This article was published over seven years ago. Like the book Unrestricted Warfare, it has proven to be a virtual roadmap of Chinese activity. In every single area outlined, the Chinese have made serious advances. When this was first written, no one believed that the yuan would be added to the IMF reserve currency basket. But it happened in 2016. China has made clear its intentions in space. The Chinese play the media like a fiddle. And now, they are using their influence over American corporations.

Perhaps the most worrisome effort is the plan to dethrone the dollar and dump our debt. This may take place in stages but the threat is quite real. We have covered it in great detail even though we were once accused (like Billy Mitchell) of being conspiracy theorists. But the moves are so obvious in come cases that they are hard to ignore.

Here’s the problem. We are vulnerable. Our debt is enormous and growing rapidly. We’ve already covered how the official US National Debt now exceeds $20 trillion. As this is written, the actual total is $20.763 trillion (according to Our projected deficit is approaching $1 trillion per year and that is with extraordinarily low interest rates. Every 1% rise in interest rates adds another $207 billion per year to the deficit. A 5% Federal interest rate (certainly not unheard of) would mean we were paying $1 trillion per year in interest alone. Since we take in only a little over $3 trillion per year in taxes at present, a move to a 5% interest rate would consume almost one-third of all Federal tax revenues. Even at present, we are borrowing about $1 million per minute and this may reach $2 million per minute in FY2019.

The Chinese know this and view it as their greatest potential leverage against us. To them this is economic war.

We can go into great detail covering all aspects of the debt bomb we are facing. In fact, we will be covering in detail in a coming blog. It is important to know that the reported Federal debt is just the tip of the iceberg. There is the massive off-balance sheet debt in future promises made by government. This includes a massive pension problem that will undoubtedly be at the center of the next financial crisis. Beyond the Federal, and as just one example, CALPERS, the massive California Public Pension System was declared “near insolvency” by a former board member last week.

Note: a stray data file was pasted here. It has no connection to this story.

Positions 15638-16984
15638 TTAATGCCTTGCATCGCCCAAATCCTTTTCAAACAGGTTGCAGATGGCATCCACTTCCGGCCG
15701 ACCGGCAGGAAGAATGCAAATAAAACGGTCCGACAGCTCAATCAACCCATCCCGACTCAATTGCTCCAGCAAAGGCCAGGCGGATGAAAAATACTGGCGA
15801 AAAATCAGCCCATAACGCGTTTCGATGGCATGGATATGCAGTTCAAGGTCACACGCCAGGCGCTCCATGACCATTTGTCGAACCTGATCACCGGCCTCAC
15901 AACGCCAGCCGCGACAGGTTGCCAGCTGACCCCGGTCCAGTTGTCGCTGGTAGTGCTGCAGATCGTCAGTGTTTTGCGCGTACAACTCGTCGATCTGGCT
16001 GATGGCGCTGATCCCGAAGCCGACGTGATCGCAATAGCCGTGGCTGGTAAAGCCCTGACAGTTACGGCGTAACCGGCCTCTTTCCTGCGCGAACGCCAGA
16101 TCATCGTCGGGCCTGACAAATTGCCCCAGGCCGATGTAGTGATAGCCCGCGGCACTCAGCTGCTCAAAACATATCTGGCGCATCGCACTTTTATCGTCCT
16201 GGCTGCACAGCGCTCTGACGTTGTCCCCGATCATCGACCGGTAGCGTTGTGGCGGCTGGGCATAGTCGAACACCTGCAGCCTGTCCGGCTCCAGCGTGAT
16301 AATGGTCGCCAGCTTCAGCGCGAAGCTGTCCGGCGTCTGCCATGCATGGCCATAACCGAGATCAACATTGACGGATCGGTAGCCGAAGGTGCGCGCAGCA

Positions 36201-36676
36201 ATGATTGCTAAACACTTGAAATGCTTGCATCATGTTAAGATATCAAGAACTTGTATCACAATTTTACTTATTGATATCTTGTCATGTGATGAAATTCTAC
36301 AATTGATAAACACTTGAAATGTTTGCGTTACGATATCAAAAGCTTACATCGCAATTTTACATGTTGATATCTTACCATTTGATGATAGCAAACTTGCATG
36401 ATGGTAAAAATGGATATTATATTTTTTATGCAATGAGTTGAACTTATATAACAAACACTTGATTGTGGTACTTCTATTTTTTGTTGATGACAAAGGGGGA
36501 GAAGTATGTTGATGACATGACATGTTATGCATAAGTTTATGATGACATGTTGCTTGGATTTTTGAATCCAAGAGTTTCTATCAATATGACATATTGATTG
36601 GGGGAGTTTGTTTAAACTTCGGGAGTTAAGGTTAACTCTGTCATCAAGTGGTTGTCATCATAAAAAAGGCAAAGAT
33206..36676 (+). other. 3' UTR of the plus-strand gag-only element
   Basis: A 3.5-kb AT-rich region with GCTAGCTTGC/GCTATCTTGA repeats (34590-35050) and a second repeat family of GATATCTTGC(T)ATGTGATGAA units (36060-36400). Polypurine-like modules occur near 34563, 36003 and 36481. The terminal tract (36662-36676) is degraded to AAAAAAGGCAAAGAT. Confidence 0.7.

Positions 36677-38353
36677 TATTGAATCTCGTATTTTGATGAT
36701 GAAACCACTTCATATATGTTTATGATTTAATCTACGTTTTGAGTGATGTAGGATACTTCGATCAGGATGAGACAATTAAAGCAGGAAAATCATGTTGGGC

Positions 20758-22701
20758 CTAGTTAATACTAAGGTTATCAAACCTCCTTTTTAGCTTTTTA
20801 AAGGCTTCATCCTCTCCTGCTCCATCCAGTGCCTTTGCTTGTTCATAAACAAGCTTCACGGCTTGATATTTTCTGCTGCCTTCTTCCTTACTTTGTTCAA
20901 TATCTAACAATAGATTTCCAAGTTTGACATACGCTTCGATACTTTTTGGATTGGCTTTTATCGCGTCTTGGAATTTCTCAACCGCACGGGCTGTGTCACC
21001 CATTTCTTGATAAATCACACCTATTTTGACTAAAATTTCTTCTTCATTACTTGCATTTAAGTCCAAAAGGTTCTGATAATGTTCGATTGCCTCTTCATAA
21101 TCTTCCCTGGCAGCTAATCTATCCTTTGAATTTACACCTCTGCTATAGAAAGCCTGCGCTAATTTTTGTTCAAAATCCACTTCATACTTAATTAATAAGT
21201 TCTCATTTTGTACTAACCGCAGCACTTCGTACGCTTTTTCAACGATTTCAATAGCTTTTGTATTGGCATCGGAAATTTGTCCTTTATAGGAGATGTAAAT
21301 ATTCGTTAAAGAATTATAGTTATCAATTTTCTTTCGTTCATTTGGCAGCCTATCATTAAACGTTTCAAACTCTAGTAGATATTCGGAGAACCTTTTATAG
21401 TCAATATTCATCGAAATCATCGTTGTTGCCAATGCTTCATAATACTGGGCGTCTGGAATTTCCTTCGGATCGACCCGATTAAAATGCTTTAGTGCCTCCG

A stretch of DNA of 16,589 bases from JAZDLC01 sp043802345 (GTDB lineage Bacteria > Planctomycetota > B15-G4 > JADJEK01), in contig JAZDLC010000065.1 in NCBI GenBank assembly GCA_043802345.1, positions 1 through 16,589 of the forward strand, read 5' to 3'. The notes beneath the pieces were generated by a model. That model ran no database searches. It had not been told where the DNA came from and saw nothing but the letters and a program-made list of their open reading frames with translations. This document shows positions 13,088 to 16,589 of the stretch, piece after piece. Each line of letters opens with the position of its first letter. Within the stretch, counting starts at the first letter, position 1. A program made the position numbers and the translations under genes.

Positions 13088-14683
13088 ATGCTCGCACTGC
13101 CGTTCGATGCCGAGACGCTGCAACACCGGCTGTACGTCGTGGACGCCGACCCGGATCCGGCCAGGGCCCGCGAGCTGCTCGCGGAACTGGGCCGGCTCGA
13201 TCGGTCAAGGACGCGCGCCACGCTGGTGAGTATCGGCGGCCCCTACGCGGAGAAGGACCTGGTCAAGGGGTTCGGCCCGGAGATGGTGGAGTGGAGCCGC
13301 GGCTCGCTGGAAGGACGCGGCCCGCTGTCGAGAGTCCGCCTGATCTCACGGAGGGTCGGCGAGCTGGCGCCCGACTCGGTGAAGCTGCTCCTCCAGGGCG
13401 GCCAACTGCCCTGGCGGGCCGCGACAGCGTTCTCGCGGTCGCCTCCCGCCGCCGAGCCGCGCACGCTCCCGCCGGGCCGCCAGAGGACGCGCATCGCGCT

This is stunning and a serious problem that we will cover in detail at some point soon (the debt and pension crisis). The scary part about this is that the economy is booming. You might expect such dire debt-related issues in a recession but not in a very strong economy. Just imagine how bad things might be if we had a downturn?

Granted, we did endure sub-par growth over the past decade. And, the Trump economy is just beginning to get into high gear. But it is critical that we use this as an opportunity to reduce debt risk, not increase it. This is especially true as we are needing to borrow more just as the foreign appetite for our debt appears to be waning. This is exactly the circumstance that China was hoping for. We can’t be ignorant of the fact that they are waiting for the optimal moment to displace the dollar and take advantage of the next debt crisis. And for those who doubt the long-term focus of China, or want to explain away as temporary the recent anti-market behavior, just consider this Wall Street Journal headline from two days ago:

Xi Jinping, President for Life

China’s supreme leader abolishes term limits so he can stay in power.

China will amend its constitution to allow Presidents to serve more than two terms, the state-run news agency Xinhua announced Sunday. The change is momentous because it confirms Xi Jinping has become the country’s most powerful leader since Mao Zedong. He is abolishing term-limit rules and other norms that Deng Xiaoping created in the 1980s to prevent a repeat of Mao’s disastrous rule.

Fortunately, we have a number of key advantages in the economic war and finally a National Security Strategy that recognizes the threat. We can address the debt problem (as we will explain in our future post) and we can apply pressure on some serious vulnerabilities in China. So it does not have to be all gloom and doom. But it is absolutely critical that we properly flesh out our strategy and recognize that “the winds of war” are blowing hard. We should not have to wait for a “Pearl Harbor” moment.